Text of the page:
• A Guide to Types of Exterior Siding

    courtesy of houselogic

    If you are thinking about replacing your siding, there are a variety of options, but which ones are the best for you?  Here is an overview of your options when it comes to siding, as well as what they generally cost and what their pluses and minuses are, courtesy of Houselogic.



    Vinyl is the most popular choice for home siding on new homes in the U.S., according to 2008 U.S. Census Bureau data. It is tough, durable, and widely available in many styles and colors. Color permeates the material and won’t reveal nicks and scratches.

    Today’s standards ensure that vinyl siding will maintain its shape in extreme temperatures, provide resistance to high winds, retain its color, and meet or exceed other manufacturer claims. Labeling should indicate if it conforms to the American Society for Testing and Materials‘ standard, expressed as ASTM D3679. Or ask you contractor to confirm.

    Benefits: Light weight makes for speedy installation; can be retrofit over existing siding; little maintenance; top-quality brands offer transferable lifetime guarantees to subsequent buyers.

    Drawbacks: Seams will show where the ends of standard 12-foot panels overlap. Extra-long panels virtually eliminate seams for an additional cost of about 30%.

    Green factor: Vinyl has a long replacement cycle of 30 to 50 years, but the same ingredient that makes it durable—polyvinyl chloride or PVC—doesn’t degrade in landfills. Byproducts of PVC production may include dioxin and other toxins.

    Cost: Material per sq. ft., installed: $2-$6

    Average two-story, 2,300 sq. ft. house, including building wrap and insulating backer board: $7,000-$14,000


    The popularity—and availability—of steel and aluminum siding is waning because vinyl has evolved as the better low-cost option. Metal siding comes in many prefinished colors and features styles that mimic wood. Modern metal sidings are dent-resistant, insect- and fire-proof, and require little maintenance. With proper care, steel and aluminum siding will last more than 50 years.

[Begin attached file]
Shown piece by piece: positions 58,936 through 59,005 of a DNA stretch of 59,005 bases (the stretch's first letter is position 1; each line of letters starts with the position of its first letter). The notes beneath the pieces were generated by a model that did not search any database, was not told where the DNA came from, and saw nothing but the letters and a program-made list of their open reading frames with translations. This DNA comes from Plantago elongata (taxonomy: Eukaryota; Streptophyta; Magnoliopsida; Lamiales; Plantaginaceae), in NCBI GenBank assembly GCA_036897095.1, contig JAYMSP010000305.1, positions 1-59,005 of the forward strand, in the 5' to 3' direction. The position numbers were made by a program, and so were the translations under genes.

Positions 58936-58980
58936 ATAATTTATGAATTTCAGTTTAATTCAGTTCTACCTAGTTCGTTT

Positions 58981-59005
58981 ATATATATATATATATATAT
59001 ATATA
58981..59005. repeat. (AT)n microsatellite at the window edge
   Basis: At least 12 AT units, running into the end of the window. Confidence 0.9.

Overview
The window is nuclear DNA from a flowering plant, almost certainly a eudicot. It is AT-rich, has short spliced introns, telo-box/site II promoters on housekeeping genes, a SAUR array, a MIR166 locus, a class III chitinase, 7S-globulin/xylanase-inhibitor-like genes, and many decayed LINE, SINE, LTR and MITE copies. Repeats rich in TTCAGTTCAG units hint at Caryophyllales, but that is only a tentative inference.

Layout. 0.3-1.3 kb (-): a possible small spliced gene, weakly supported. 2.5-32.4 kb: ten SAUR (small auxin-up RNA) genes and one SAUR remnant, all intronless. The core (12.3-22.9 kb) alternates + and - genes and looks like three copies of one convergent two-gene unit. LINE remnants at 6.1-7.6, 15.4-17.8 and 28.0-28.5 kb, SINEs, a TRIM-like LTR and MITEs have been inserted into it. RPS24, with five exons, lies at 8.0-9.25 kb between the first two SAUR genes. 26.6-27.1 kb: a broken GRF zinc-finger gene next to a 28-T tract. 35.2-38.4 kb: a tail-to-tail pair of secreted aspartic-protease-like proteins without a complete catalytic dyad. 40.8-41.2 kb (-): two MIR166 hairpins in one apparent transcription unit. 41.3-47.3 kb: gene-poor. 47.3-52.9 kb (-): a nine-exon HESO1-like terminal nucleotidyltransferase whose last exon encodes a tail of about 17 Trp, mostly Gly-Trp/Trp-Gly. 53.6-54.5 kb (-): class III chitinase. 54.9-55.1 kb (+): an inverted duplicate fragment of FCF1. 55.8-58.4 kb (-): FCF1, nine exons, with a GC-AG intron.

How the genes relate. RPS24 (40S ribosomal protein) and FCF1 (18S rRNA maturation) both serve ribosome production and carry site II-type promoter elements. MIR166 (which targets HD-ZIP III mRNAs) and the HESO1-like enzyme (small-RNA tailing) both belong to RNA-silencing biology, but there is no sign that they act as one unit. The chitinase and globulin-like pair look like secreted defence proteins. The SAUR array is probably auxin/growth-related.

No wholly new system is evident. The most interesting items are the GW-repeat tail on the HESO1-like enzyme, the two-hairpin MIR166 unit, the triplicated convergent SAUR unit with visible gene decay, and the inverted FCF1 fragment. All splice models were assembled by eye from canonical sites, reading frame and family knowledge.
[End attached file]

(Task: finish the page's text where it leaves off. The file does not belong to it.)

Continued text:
Benefits: Light weight speeds installation; baked-on paint enamel finishes won’t need periodic repainting.

    Drawbacks: Not readily available in all areas; dents are permanent; scratches should be touched up with a quality, color-matched house paint.

    Green factor: Aluminum siding products may contain up to 30% recycled content.

    Cost: Material per sq. ft., installed: $3-$5

    Average two-story, 2,300 sq. ft. house including building wrap, insulating backer board, and aluminum trim: $9,000-$14,000


    Fiber-cement siding is made from a mixture of wood fibers, Portland cement, clay, and sand. It’s slowly gaining market share as consumers become more aware of its rugged durability, low maintenance, and weather-resistance. Because it’s made from a liquid cementitious mixture, it can be molded to closely resemble painted wood, stucco, or masonry. It’s also termite-proof, fire-resistant, and doesn’t rot. A 30-year warranty is standard. Most home improvement stores carry samples.

    Benefits: Pre-finished fiber-cement siding eliminates the need for painting after installation, yet the material accepts repainting easily when you want to change colors. It resists thermal expansion and contraction, so paint and caulk hold up well; in some areas, fiber-cement is considered to be masonry and may qualify you for lower home insurance premiums—check with your agent.

    Drawbacks: Fiber cement materials are heavy. Installation requires specialty tools and techniques, adding to labor costs (about 50% more than vinyl). Search for bids and find an installer who’s familiar with the product. Check contractor services, such as HomeBlue or ServiceMagic. Retrofits require a complete tear-off of the old siding, a job that requires one or two days for a 2,300 square-foot house and adds about 5% to the total cost of the project.